The energy sole 300 may include various components with different support levels as shown by the multiple lines associated with the arch portion 315, flexion 325, heel extension 330, and the arms 355 and 360. The energy sole 300 may include additional spaces for the energy sole 300 to compress to store energy that is then again released to the user. In one embodiment, the heel extension 330 and the arms 355 and 360 may be diagonally positioned to deform against the flexion 325 and the midsole arm 345 when absorbing energy to provide additional or a different stiffness and/or elasticity responses. Likewise, the midsole arm 345 may deform or bend against the toe portion 310, the arch portion 315, and the heel portion 320 to provide similar responses. The energy sole 300 may provide different angles for absorbing the energy associated with the feet strikes or impacts of the user. As shown, the heel extension 330, the arms 355 and 360, and the midsole arm 345 are configured to act as cantilever springs (linear flex springs) for absorbing energy and returning it to the user through the energy sole 300 utilizing a springboard affect. In addition, the angle of the heel extension 330, the arms 355 and 360, and the midsole arm 345 may be configured (and varied) to drive the user forward when running, walking, or otherwise moving from point-to-point. The use of one or more linear flex springs/arms as are shown by the energy sole 300 may provide additional methods of absorbing impact and returning energy to drive the feet of the user.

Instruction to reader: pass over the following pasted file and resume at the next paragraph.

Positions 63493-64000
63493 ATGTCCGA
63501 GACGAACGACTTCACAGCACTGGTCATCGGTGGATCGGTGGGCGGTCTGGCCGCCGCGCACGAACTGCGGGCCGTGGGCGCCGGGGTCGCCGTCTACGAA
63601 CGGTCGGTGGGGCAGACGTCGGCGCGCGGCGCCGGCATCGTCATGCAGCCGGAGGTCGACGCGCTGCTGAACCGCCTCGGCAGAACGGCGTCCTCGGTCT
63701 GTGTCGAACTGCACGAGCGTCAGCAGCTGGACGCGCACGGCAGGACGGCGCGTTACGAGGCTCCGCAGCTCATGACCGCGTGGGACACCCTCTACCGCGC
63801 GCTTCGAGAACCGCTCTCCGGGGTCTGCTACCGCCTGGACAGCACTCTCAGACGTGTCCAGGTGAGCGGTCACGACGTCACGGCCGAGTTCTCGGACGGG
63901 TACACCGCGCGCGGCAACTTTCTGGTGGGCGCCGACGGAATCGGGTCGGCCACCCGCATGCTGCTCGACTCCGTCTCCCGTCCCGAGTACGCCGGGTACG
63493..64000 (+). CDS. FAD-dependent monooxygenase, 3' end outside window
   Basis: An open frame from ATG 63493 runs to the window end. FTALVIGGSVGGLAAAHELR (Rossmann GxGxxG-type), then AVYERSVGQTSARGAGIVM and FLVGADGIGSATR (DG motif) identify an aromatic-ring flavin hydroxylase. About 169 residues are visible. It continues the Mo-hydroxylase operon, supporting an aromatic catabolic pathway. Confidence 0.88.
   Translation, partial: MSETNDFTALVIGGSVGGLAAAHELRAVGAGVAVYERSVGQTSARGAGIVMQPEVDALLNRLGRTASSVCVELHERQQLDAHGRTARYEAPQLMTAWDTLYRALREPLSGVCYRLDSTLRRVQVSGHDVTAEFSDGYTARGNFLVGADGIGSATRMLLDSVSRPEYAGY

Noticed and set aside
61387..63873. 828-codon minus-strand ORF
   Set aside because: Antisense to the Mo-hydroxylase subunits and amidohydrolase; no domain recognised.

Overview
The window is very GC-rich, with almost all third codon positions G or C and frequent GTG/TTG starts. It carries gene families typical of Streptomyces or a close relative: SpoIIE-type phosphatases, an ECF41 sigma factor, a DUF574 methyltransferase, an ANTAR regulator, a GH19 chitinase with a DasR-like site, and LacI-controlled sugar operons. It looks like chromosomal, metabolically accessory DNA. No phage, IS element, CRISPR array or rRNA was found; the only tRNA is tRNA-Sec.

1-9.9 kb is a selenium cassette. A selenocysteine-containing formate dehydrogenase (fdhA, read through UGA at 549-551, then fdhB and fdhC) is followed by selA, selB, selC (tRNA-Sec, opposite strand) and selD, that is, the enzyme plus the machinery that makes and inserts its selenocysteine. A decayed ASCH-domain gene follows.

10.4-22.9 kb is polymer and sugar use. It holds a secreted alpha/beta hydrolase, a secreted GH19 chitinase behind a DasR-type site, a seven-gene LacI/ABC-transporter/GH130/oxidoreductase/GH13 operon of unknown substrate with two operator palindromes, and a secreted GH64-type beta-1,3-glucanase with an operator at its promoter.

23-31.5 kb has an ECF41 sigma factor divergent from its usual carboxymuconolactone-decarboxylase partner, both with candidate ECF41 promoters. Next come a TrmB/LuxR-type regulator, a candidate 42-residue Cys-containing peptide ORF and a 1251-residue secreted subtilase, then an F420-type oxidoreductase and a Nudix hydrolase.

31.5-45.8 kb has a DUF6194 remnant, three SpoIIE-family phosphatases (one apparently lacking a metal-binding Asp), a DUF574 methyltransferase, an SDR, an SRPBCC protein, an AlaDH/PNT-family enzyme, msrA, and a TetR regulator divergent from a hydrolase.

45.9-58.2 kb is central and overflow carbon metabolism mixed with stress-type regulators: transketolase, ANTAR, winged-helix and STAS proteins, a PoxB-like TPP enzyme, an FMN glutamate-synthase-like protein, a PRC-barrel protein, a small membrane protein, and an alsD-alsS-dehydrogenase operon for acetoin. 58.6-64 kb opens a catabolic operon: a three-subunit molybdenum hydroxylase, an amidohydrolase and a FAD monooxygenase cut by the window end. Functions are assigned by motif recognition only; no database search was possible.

As shown, the various extensions or arms, such as the heel extension 330 may also be connected to other arms, such as the arm 360. As previously described, the contacts 350, 365, 370, and 340 may be contained within the shoe sole 103 or may be configured to protrude.